Campaign Hardware from Whitechapel Ltd. - Popular Woodworking Magazine

Campaign Hardware from Whitechapel Ltd.

 In Chris Schwarz Blog, Hardware, Woodworking Blogs

One of the hardware vendors that is always on my short list is Whitechapel Ltd., which offers a lot of quality, hard-to-find pieces. So after some digging through the company’s catalog and web site, I purchased some samples of campaign-style hardware to take a look.

Overall, these English-made brasses are excellent. The pulls are heavy and well-finished. The brackets and corners are scaled correctly and countersunk for screws. I wasn’t, however, thrilled by the coating on the pieces.

I ordered all the parts in Whitechapel’s “antiqued brass” finish; all the following parts are also available in polished brass. While the pieces are toned nicely, the top coating has an iridescence that doesn’t look quite right to me. The coating is very shiny and seems to lend a slight blue cast to the pulls when light reflects off them.

My guess is that they are covered in lacquer, and my first instinct is to dunk them in lacquer thinner and see what they look like after that. But I’m out of lacquer thinner today; I’ll pick some up today and update this blog entry later.

Update: No amount of soaking in lacquer thinner changed the finish. Note the comment below.

Aside from the finish, I am very pleased with these brasses. The flush pulls are made in an unusual way that is worth noting. Instead of casting the backplate as one piece, the manufacturer (Armacuk) made the backplate in two pieces – a cast front and a brass plate for the back. The two pieces are screwed together from the back. It makes for a very tidy piece of hardware.

Whitechapel offers a variety of styles and sizes; see this page for a sample. I ordered a medium pull and a large one.

The corners both have the same finish on them. The decorative corner has a cove shape, which is a common profile on campaign hardware. And the matching corner bracket has the countersunk screw holes right where I’d put them. All the hardware includes nice slotted brass screws.

— Christopher Schwarz

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Showing 8 comments
  • allenworb

    Killer hardware. I bet they would look good on a campaign-style TV console. Hmmm…teak or mahogany?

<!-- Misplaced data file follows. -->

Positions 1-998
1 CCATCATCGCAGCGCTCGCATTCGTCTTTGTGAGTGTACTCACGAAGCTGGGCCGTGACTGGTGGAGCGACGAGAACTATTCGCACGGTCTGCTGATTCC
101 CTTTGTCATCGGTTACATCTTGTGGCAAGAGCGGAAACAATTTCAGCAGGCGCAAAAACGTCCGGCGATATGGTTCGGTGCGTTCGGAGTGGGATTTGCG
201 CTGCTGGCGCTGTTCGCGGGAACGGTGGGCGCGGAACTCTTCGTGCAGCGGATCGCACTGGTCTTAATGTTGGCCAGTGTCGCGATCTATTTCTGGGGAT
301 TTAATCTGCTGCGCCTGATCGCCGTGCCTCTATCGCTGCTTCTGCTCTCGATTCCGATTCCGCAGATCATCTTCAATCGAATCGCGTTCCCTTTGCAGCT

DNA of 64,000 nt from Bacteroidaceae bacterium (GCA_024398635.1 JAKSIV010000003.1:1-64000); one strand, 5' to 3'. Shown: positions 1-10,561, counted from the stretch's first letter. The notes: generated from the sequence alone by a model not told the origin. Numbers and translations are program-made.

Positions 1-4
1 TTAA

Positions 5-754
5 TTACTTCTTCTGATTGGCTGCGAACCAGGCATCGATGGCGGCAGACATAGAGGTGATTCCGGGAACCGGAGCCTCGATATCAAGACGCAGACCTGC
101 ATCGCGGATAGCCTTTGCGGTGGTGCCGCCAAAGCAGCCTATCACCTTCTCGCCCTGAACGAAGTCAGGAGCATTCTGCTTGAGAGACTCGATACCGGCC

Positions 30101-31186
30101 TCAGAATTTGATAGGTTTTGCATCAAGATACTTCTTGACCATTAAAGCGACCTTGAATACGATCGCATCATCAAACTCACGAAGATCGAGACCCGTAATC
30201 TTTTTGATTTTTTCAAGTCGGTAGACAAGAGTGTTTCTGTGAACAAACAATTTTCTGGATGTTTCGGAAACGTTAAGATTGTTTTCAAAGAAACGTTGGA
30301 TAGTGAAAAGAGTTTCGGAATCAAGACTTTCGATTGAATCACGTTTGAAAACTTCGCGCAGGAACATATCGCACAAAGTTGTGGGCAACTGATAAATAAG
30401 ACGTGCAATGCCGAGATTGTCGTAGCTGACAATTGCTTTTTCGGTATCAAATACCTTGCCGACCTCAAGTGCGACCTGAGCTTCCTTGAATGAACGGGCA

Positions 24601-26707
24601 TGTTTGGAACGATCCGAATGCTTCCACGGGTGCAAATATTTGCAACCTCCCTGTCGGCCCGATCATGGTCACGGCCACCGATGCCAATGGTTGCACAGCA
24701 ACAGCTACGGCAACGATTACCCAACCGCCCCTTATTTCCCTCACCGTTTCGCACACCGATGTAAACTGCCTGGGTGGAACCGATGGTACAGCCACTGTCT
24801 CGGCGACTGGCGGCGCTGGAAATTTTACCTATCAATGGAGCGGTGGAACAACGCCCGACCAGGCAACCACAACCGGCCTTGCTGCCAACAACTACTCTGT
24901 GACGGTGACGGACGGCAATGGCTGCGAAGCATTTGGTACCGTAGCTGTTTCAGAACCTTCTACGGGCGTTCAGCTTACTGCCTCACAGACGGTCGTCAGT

• davegutz

    About 1995 I was updating the 1950’s built house I lived in. I kept the hollow core, birch veneer doors – they looked nice. The doorknobs were all the same – polished brass coated with lacquer. Due to age the lacquer had chipped in many places and the exposed brass tarnished. Overall they looked a bit crummy. Since I liked the shape of the knobs and appreciated the potential of pure brass, and since I am also a bit on the thrifty side I decided to experiment with polishing all these knobs. I mounted a buffing wheel on my bench grinder, bought different grits of rouge and went at it. When I was done I waxed them all with leftover car wax.

    Fifteen years later those knobs have “oxidized” in an antique sort of way and look “ok.” If I want to restore the shine it would be a lot of work and I don’t live there anyway. I like the appearance better than the old chipped lacquer.

    The “oxidized” finish mentioned in previous post seems like a controlled way to age the parts and stabilize their appearance. I like the idea. It has staying power. If you like the appearance it may mean less work for you in the future. It won’t have the eye-candy appeal of the lacquered hardware or freshly polished brass.

  • esincox

    I started buying box locks from Whitechapel Ltd. last year.

    I doubt I will buy from any other retailer in the near or distant future. It is amazing how much more easy it is to install a quality-made lock from England than a poorly-made one from China.

    They are a very attentive company, as well. After my first purchase from them, I received an e-mail asking how my purchase experience was through their website. I offered a few bits on some problems I saw (minor stuff, like some images that wouldn’t load properly and an image overlapping some text on another page.

    When I returned to the website two days later, all of the problems I’d mentioned had been corrected.

  • flatscat

    According to their catalog the finish is controlled oxidation with no lacquer or other finish. That is for pieces marked code 1

    • Ray Knight

      I struggled with these different finishes. The polished is too shiny, millfinish not right, the antique oxidized is too uniform, SO I started buying the antique finish, and then hand polish, as if the maid polished them regularly for years or decades, leaving antique oxidation in corners and edges, patina appearing close to appropriate. Ray

      • Steve_OH

        I am reminded of a story that was printed in _The Pragmatic Programmer_ (I don’t know the original source):

        A tourist visiting England’s Eton College asked the gardener how he got the lawns so perfect. “That’s easy,” he replied, “You just brush off the dew every morning, mow them every other day, and roll them once a week.”

        “Is that all?” asked the tourist.

        “Absolutely,” replied the gardener. “Do that for 500 years and you’ll have a nice lawn, too.”


  • hmann

    Do you mortise to a depth just deeper than the screws? Does it matter if there is extra air space behind the back plate as long as the three screws and face plate are seated nicely?

    • Christopher Schwarz
      Christopher Schwarz

      Space at the bottom of this cavity doesn’t matter much because the mounting screws that hold the hardware in place are on the rim. I often end up making deeper mortises for clearance when installing ring pulls and locksets.

      So you are correct.

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